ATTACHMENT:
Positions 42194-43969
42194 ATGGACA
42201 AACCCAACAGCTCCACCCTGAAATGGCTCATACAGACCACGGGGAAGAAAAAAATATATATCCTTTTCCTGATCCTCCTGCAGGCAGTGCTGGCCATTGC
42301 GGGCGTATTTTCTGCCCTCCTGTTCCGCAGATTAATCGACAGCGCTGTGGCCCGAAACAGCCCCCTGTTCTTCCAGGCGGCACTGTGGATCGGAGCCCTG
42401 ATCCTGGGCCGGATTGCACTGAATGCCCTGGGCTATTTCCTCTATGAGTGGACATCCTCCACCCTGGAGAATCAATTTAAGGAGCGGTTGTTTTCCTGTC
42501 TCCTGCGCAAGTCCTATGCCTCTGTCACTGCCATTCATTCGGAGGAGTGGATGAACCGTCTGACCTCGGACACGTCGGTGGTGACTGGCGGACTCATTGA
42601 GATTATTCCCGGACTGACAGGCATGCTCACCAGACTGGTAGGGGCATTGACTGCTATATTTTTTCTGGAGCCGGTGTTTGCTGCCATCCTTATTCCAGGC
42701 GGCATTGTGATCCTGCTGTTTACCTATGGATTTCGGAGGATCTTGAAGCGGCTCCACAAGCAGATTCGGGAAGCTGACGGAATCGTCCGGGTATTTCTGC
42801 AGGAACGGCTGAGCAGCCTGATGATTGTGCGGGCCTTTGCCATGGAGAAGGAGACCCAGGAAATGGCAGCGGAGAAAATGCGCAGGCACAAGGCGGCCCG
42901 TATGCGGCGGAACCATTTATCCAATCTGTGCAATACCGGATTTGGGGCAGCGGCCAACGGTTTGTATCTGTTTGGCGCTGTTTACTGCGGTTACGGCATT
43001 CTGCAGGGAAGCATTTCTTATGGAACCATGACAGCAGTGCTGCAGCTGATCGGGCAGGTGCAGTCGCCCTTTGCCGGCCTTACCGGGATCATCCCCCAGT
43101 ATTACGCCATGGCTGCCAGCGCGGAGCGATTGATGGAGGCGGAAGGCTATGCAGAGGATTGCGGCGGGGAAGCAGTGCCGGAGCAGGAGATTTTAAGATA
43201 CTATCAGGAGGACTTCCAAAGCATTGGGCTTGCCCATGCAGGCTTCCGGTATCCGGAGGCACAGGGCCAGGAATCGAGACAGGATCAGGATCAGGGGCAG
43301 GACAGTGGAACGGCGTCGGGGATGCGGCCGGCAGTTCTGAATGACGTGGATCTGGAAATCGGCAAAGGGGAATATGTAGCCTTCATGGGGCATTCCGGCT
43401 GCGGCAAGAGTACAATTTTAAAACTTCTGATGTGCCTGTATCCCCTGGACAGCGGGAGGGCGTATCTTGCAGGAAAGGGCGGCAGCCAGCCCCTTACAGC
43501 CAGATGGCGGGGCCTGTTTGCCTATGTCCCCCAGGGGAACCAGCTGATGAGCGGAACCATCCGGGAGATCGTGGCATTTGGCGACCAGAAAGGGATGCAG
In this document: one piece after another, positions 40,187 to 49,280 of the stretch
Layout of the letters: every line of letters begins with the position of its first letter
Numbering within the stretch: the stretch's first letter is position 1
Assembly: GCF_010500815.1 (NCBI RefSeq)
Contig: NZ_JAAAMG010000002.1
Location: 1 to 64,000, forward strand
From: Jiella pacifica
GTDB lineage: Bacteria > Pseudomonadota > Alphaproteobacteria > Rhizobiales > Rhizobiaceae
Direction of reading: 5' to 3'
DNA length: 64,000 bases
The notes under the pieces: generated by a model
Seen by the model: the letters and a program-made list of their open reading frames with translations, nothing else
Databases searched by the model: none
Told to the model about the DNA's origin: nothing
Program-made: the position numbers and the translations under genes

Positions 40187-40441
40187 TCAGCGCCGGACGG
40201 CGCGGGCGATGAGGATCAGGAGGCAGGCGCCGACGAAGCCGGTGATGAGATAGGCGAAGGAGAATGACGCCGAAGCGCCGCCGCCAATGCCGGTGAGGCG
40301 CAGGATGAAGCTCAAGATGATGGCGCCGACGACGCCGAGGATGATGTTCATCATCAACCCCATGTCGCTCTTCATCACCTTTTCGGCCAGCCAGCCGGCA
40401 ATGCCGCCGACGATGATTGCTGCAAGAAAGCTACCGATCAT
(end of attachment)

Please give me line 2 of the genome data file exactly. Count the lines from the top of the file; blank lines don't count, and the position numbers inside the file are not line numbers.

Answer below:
42194 ATGGACA